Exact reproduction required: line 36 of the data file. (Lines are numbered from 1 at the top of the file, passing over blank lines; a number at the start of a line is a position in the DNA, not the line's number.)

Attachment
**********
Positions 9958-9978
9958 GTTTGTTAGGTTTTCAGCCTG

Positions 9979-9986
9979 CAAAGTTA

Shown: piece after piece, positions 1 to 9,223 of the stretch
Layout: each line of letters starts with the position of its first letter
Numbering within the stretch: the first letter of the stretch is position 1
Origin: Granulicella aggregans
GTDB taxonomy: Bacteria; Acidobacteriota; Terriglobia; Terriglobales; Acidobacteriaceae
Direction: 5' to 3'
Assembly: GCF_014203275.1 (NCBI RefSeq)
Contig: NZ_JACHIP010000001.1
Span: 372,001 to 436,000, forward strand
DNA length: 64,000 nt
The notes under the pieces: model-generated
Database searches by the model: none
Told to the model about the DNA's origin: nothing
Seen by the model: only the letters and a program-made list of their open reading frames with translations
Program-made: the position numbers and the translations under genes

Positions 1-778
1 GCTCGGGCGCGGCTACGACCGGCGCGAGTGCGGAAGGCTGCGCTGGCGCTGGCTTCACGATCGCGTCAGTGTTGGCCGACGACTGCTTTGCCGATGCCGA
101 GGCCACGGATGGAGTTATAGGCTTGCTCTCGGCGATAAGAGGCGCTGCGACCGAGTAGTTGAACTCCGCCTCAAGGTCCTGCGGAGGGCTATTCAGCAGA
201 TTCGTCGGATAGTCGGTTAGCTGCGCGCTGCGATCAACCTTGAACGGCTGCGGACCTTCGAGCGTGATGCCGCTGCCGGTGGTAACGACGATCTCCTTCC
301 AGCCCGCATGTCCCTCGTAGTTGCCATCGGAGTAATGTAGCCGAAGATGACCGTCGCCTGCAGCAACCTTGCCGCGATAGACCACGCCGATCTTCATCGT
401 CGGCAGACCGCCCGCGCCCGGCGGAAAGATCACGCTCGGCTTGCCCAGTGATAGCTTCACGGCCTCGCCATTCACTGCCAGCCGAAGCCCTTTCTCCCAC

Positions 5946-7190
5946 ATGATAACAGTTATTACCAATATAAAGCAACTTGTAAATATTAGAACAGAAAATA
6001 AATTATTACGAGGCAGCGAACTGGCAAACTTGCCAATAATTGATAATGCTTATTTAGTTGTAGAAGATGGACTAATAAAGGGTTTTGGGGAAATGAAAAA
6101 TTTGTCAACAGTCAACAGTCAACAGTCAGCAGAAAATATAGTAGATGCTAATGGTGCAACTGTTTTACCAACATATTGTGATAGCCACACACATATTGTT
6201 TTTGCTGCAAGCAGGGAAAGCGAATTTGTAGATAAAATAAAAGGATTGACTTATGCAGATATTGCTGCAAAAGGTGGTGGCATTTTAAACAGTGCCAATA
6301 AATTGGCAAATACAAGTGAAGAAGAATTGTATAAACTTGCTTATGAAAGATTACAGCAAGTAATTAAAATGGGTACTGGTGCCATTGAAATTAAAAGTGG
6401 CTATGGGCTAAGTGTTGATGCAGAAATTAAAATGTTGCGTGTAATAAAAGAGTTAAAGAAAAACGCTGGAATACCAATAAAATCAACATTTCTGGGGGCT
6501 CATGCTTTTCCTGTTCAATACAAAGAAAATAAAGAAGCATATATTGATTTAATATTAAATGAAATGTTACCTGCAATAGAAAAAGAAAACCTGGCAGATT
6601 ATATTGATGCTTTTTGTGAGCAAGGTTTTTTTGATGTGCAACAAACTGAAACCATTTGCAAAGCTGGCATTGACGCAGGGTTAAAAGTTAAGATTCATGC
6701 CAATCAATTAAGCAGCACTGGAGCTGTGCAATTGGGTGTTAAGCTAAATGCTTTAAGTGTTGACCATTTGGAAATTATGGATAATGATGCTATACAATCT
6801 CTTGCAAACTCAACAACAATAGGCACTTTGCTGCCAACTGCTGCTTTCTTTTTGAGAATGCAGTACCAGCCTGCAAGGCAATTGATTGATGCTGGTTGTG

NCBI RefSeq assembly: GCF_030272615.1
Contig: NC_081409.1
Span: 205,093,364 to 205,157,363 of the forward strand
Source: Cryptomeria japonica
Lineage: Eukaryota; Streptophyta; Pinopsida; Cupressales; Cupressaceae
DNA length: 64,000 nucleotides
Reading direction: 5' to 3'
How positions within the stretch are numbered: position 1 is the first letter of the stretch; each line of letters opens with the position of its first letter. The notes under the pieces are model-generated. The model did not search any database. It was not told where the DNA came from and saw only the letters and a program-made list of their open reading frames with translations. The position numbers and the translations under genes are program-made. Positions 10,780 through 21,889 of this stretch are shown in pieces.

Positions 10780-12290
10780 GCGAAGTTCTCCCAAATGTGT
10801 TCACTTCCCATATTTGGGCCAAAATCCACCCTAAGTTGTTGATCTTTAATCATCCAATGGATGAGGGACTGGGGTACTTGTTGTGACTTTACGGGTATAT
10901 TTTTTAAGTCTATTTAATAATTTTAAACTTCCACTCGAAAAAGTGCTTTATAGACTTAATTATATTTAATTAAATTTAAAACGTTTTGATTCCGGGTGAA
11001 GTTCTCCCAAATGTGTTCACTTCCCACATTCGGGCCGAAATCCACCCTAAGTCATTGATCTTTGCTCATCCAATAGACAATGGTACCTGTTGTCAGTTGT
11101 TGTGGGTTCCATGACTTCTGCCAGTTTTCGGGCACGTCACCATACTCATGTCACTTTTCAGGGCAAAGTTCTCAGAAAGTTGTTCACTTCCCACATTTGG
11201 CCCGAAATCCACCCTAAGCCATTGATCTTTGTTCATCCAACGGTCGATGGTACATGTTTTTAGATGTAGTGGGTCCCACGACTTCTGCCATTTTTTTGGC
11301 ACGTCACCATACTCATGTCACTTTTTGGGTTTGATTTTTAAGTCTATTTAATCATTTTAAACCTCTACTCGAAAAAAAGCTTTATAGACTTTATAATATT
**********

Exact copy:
6801 CTTGCAAACTCAACAACAATAGGCACTTTGCTGCCAACTGCTGCTTTCTTTTTGAGAATGCAGTACCAGCCTGCAAGGCAATTGATTGATGCTGGTTGTG